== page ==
Young people would benefit from clear and consistent information about e-cigarette products and product harm, including their relative harm compared with tobacco cigarettes. E-cigarette marketing is reaching a broad audience and different flavour categories may blur the message about the intended user. These concerns help explain policymakers’ plans to place restrictions on e-cigarette marketing. E-cigarette advertising is permitted in the UK under the Committees for Advertising Practise (CAP) rules which state that advertisements must not encourage non-smokers and non-nicotine users to use e-cigarettes and must not appeal to anyone under 18 (Committees of Advertising Practice 2014). In 2016, however, the European Union’s Tobacco Products Directive (TPD) will override EU member states’ current domestic arrangements and impose a ban on e-cigarette advertising, promotion and sponsorship, similar to current restrictions for tobacco products (European Parliament and the Council of the European Union 2014). Furthermore, the TPD allows member states to regulate the availability of flavours. Wills et al. (2015) have noted that attention should be given to e-cigarette marketing and the perceived attractiveness of e-cigarettes because of flavourings. This study reinforces their point.


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The authors would like to thank FACTS International and the interviewers who conducted the fieldwork and their late colleague Dr Lynn MacFadyen for her contribution to the development and design of the YTPS.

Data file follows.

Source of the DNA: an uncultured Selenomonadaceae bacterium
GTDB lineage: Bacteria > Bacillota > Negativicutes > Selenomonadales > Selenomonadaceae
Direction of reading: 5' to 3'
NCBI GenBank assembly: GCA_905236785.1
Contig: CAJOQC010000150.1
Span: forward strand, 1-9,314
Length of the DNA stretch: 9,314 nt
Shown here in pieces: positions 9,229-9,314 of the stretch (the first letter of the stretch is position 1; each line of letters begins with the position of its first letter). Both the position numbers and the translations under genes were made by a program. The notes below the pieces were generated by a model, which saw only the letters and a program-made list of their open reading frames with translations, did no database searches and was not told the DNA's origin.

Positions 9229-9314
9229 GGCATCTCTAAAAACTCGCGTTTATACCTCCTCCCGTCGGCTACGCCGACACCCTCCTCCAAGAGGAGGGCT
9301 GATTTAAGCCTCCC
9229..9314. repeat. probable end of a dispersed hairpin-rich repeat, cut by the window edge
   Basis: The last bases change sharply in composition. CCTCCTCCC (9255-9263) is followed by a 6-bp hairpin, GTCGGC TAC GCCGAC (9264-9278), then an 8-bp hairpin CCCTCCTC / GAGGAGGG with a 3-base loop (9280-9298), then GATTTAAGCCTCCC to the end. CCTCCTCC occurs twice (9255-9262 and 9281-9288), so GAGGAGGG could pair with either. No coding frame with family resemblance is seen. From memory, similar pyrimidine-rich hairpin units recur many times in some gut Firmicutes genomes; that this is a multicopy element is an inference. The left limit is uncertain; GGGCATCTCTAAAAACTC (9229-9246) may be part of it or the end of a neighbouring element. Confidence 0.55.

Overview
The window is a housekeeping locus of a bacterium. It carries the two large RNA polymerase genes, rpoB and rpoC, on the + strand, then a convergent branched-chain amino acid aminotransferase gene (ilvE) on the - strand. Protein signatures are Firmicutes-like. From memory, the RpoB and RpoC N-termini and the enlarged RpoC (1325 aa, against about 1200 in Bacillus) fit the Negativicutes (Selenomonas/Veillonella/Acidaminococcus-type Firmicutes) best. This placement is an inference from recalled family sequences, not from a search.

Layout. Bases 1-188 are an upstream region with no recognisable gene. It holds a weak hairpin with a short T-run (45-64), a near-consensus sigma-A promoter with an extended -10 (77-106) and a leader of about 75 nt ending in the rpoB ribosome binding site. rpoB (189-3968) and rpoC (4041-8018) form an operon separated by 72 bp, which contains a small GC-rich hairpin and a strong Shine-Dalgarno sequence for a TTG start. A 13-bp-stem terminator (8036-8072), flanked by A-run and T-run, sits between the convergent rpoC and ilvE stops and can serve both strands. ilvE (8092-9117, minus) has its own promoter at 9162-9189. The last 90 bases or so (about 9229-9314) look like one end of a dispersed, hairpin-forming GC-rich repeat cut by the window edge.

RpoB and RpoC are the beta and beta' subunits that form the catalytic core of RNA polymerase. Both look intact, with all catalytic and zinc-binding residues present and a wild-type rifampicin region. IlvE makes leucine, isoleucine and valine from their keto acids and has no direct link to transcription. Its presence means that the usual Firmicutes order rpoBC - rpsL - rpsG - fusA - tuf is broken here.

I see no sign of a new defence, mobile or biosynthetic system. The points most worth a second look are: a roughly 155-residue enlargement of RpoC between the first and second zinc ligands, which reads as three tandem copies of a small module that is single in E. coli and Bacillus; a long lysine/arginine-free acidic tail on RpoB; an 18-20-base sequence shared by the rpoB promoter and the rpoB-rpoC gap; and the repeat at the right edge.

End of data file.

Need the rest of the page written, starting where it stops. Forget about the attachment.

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Correspondence to Allison Ford.

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The authors declare that they have no conflict of interest.

Ethics approval

The study obtained ethics approval from the ethics committee of the Stirling Management School at the University of Stirling. Participant and parental informed consent was obtained prior to survey administration.


This work was supported by a Grant from Cancer Research UK (C312/A15192).

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This article is part of the special issue “Electronic Cigarettes and Public Health”.

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Ford, A., MacKintosh, A.M., Bauld, L. et al. Adolescents’ responses to the promotion and flavouring of e-cigarettes. Int J Public Health 61, 215–224 (2016).

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  • E-cigarettes
  • E-cigarette use
  • Adolescents
  • Marketing
  • Promotion
  • Flavours